I dropped into a coffee shop near my home where there were four ladies seated together. The only other open seat was right next to them. I couldn’t help but overhear their conversation, but I would have preferred it if that wasn’t the case. It wasn’t the sort of talk I enjoy.
It involved four grown women that ranged in age from late twenties to maybe fifty. They all worked together and the “boss” lead the group in a discussion about what a bad person so-and-so was and that made it okay that they were going to misrepresent her in an effort to get her transferred or fired. The most civilized thing they said was that they wouldn’t out and out lie—but they would flex the truth to the point where the other person very likely misunderstood.
So what do you do if you’re the victim of such an attack? Okay, let’s first look at what you control. Do you control their behaviour? No. Do you control what other people think about you? No. So why are we even having this discussion? Look, I’m sorry that this stuff hurts when it happens, and I’m fully aware that there can be “unfair” and very painful social prices associated with such attacks, but as long as this isn’t career sabotage or violence, this is just a part of living in society for all of us. Unlike the fairy tales we get taught in school and exposed to by our parents, this is the real world. And it’s just fine. In fact it’s amazing. You just have to be able to see it. But to do that you have to surrender.
People will say things whether they are true or not. But that doesn’t mean other people believe them. Bottom line, everyone creates their own sense of reality with their thoughts. Everyone will have an opinion because that’s all an individual is: a collection of opinions. Opinions about food, about identity, about culture, about history, about conduct and ethics, etc. etc. And that view colours every single thing we intake. Which is why you cannot even hope to control what other people think of you even if you are the most powerful person on Earth.
I’ve had an extreme example of this sort of situation happen to me so I have a lot of familiarity with the kinds of feelings that can emerge. It packs quite a wallop. Most people find the hardest part is that it shakes their faith in their ability to trust overall. Because when someone you trust so easily changes their opinion of you without even giving you a chance to defend yourself, you’re suddenly left realizing that they did not have the same commitment to you that you had to them and you wonder about your judgment in having a one-sided friendship like that. This is usually extremely humbling. Add to this the fact that the sudden change in your daily domestic life can be very jarring and painful and it’s one of life’s bigger experiences to traverse.
It feels strangest at the start. You used to have coffee with person A, B and C, but now because of the lies they won’t go with you so you have to experience the awkward feelings of creating a new pattern for coffee breaks or whatever. But that’s just life. No need to worry about that. For all you know your new coffee partner becomes a best friend. There are seven billion people on the planet and the vast majority are awesome potential friends, so we don’t really have to harbour attachments to those that are gone. Don’t be lonely, replace the time with lost friends with time with new people. You’ll even find that you’re better at choosing friends based on character more than interests, and that generally creates a richer exchange between you and them.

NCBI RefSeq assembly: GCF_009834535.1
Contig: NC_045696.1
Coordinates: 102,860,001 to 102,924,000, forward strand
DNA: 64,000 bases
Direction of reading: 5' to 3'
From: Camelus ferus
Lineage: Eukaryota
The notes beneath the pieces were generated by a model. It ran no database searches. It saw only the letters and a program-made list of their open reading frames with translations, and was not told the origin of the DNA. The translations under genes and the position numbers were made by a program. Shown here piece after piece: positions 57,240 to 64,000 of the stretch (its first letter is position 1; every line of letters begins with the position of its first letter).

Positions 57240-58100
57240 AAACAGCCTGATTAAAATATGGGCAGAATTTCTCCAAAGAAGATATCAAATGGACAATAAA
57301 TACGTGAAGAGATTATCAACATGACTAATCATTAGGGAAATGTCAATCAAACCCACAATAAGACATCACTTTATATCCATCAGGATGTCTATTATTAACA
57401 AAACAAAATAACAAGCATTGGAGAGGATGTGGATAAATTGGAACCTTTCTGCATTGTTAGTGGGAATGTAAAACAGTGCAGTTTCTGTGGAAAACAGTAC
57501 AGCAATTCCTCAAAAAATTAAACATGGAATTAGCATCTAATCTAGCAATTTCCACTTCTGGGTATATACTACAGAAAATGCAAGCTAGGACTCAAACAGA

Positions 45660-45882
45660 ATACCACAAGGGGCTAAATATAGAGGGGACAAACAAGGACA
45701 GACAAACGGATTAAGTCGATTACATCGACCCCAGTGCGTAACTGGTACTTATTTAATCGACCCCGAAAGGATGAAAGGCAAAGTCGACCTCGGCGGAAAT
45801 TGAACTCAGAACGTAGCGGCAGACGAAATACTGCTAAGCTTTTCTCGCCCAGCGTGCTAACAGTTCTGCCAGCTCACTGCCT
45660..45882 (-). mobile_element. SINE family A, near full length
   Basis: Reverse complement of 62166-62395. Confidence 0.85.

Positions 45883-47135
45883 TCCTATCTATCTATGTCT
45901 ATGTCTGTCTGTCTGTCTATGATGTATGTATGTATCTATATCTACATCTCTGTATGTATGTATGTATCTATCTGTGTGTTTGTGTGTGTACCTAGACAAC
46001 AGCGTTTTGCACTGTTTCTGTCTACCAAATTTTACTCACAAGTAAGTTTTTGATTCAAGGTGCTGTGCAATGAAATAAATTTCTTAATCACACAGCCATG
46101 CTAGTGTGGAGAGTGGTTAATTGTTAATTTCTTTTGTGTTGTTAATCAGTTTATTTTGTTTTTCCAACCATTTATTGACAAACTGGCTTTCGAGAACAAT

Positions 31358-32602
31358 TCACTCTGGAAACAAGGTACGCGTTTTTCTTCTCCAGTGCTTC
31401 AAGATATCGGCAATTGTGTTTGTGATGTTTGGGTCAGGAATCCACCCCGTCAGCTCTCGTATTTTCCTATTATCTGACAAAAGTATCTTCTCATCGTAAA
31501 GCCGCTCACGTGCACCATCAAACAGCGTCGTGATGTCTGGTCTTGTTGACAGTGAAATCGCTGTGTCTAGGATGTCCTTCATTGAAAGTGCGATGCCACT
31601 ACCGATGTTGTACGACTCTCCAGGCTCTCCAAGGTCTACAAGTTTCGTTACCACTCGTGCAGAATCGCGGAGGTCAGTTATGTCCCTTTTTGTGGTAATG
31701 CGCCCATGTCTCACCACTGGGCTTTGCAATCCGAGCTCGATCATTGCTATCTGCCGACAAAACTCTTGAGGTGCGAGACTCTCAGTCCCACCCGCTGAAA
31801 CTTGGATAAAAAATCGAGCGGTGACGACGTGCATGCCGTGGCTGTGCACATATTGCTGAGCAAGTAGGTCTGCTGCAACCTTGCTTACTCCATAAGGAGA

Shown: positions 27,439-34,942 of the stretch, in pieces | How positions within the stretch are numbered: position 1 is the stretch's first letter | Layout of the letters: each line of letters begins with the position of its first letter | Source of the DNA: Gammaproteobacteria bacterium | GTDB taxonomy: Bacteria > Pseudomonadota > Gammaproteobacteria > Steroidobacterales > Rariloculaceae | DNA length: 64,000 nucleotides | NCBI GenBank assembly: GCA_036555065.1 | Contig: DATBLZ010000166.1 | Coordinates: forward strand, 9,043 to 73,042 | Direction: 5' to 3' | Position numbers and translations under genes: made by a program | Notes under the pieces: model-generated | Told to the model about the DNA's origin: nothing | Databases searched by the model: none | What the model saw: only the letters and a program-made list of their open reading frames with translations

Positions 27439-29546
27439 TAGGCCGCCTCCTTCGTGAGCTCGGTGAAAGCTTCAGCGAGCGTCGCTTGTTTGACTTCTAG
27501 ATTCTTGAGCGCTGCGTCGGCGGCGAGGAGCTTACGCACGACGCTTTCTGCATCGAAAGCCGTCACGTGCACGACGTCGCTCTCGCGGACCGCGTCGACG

My heart goes out to anyone experiencing this, but it’s just a part of life with language. There’s so many routes to happiness in life there is no need to use words to give any thought to the few stories that will close you off from experience. Your salvation—your freedom—lies in your ability to choose from a fantastic number of paths through life. Every moment is a decision—a choice. But we get so focused on wanting something specific that we start to get attached to it and then we expect it. Do these words seem familiar? Like Buddhism-familiar? That’s because that’s what we’re talking about here.
You have to let go of your attachment to your expectation of what people will think of you or others. We were always wrong anyway. We just lie to ourselves that what we think of ourselves is what other people think of us too. For all we know someone’s bad stories could be improving some people’s views of us. Lots of people smile at people’s faces and then stab them in the back the moment the person turns around. That’s just people. And that’s always been happening to us too. Your job isn’t to dispel anything, it’s to accept that this is the true nature of reality and the best course of action is simply ignoring all of the stories as insignificant because in general that is what they are.
Forget your reputation. Just go be yourself and the people truly worth impressing will notice the real you anyway. Just breathe out any ugliness. There is nothing to be gained by thinking about it. Simply live your life. Don’t surrender a bunch of time to fighting ghosts. Your life is worth too much for that. Don’t worry about things you only you imagine. Focus on the verb of your life.
Following a serious childhood brain injury Scott McPherson unwittingly spent his entire life meditating on the concepts of thought, consciousness, reality and the self. This made him as strange to others as they were to him. Seeing the self-harm people created with their own overthinking, Scott dedicated part of his life to helping others live with greater awareness. He is currently a writer, speaker and mindfulness instructor based in Edmonton, AB, where he finds it strange to write about himself in the third person.